I hope all the fathers out there had a good day yesterday. My wife took me out for a combined father-to-be and dad-to-our-dog lunch yesterday. We went to Fleming's Steak House, but we didn't fully take advantage of them, with gift certificates from Costco as they haven't been offered near us in months.
They lured fathers in with the promise of a $25 coupon to a future visit. Unfortunately we found out that money expires in a month. Our receipt came with another $25 off for taking a short survey, but the two specials can't be combined. I'll give Flemings some points for being crafty in luring people in with free money they usually give people anyone in the form of that receipt survey.
While on the topic of Father's Day, my wife, dog, and I went to the drive-in on Saturday night to see That's My Boy, the new Adam Sandler - Andy Sandberg movie about fatherhood. We saved some money at the drive-in by packing our own drinks and snacks. While the critics panned the movie as being terrible, my wife and thought it was hilarious. It probably has something to do with being from Boston and knowing a friend who is a dead ringer for Adam Sandler's character.
Transitioning to movies in general, I caught Too Big to Fail, which is an HBO movie about the bank collapse in 2008. I took a lot of comfort in knowing that it wasn't entirely due to my trip to Australia. The movie went into great detail about how things fell apart. If you are looking for a movie that is educational, give it a look. The cast consisted of all names you will recognize. My favorite quote was the following:
"What do I say when they ask me why it wasn’t regulated?" asks a Treasury Department official, who is to answer questions for a press conference explaining bundled home loans and the potential collapse of AIG.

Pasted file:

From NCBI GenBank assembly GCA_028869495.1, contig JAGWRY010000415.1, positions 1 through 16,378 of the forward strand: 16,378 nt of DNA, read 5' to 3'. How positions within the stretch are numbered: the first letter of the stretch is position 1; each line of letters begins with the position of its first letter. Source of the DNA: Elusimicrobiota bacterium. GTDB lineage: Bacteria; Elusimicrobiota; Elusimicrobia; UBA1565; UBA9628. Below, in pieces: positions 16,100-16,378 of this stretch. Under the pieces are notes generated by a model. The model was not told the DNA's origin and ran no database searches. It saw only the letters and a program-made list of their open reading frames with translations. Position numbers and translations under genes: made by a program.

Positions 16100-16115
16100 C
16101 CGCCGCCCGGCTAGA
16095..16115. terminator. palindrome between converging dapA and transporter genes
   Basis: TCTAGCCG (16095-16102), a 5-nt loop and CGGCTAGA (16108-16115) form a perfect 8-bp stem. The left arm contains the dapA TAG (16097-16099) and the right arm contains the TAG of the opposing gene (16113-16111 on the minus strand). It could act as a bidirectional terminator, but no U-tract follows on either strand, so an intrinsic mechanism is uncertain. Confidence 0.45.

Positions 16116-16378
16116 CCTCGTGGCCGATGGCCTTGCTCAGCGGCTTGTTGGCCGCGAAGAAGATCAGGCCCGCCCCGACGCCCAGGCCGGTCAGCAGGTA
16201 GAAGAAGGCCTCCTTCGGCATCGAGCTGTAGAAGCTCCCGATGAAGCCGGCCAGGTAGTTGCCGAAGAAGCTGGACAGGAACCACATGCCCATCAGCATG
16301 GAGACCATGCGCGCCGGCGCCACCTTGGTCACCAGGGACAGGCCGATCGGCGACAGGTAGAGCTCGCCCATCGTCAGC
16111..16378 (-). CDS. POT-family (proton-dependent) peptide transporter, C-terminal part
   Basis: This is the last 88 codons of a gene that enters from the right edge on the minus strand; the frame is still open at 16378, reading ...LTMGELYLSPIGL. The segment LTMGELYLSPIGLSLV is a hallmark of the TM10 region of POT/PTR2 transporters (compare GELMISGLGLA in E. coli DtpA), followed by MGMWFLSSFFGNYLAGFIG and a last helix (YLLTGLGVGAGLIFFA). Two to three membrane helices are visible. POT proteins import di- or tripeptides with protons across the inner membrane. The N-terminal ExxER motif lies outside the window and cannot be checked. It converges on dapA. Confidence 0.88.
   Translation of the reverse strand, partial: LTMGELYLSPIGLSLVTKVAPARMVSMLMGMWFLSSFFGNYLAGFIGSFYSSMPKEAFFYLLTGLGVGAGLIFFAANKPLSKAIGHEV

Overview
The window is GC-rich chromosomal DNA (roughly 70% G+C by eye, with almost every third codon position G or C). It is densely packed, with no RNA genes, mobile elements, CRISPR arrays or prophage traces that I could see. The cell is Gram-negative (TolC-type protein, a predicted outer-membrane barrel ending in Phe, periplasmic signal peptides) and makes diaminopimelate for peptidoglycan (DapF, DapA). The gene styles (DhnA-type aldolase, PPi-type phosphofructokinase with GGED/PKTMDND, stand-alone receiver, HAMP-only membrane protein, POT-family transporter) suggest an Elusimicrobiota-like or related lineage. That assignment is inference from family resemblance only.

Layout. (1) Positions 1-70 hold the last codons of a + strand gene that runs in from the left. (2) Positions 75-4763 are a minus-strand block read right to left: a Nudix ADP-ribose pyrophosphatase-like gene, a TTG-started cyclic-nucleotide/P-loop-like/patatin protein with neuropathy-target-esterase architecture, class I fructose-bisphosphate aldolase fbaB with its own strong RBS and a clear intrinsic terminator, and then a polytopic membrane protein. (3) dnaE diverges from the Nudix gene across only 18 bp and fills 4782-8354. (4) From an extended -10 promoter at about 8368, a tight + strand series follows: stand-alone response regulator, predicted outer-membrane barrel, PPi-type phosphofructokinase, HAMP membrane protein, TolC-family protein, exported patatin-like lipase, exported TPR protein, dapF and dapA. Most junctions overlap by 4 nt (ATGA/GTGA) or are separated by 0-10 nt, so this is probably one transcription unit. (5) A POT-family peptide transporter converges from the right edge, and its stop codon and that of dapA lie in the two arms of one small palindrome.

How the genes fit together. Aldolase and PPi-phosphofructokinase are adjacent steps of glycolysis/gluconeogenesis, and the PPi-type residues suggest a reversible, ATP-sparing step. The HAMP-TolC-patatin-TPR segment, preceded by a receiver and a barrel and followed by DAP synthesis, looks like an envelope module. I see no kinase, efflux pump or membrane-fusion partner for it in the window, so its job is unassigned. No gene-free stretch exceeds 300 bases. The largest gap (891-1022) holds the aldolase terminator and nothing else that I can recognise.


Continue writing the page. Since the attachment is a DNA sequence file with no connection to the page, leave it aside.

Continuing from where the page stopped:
"No one wanted it," Hank Paulson replies. "They were making too much money."
This reminds me of the hundreds or thousands of MLM companies that are operating today who meet the FTC's guidelines of being illegal pyramid schemes. It is exactly the same question and answer.
On that topic, I noticed that the Direct Selling Association (DSA) put out some guidelines on legit multi-level marketing (MLM) companies and pyramid schemes. If you didn't know that 95% of the members of the DSA are MLMs, you would probably wonder why they'd do such a thing. After all, direct selling to most people is Ebay and the Girl Scouts and has nothing to do with some kind of multi-level marketing business. I took a little time to analyze their recommendations and contrast that with the FTC's recommendations on the exact same topic. The result is: Myths from the Direct Selling Association (DSA). I think it is an interesting exercise on how some clever marketing can change a few subtle points to make something that looks clearly illegal seem legit.
Here are the personal finance links for this week:
- Digerati Life asks would you take this job? The toughest jobs in America.
- Money Smart Life points out 3 surprising corporate credit card lessons.
- Free Money Finance talks about how I lost $280 in credit card rewards by not paying attention.
- Studenomics blogs why would you have limited access to your money?
- Free From Broke posts understand wedding customs before you spend your money on them.
- My Journey to Millions wonders does ethnicity play a part in how you view retirement accounts?
- Canadian Finance Blog explains how to go back to work if you’re already retired.
- Free Money Wisdom provides 8 shortcuts to a successful early retirement.
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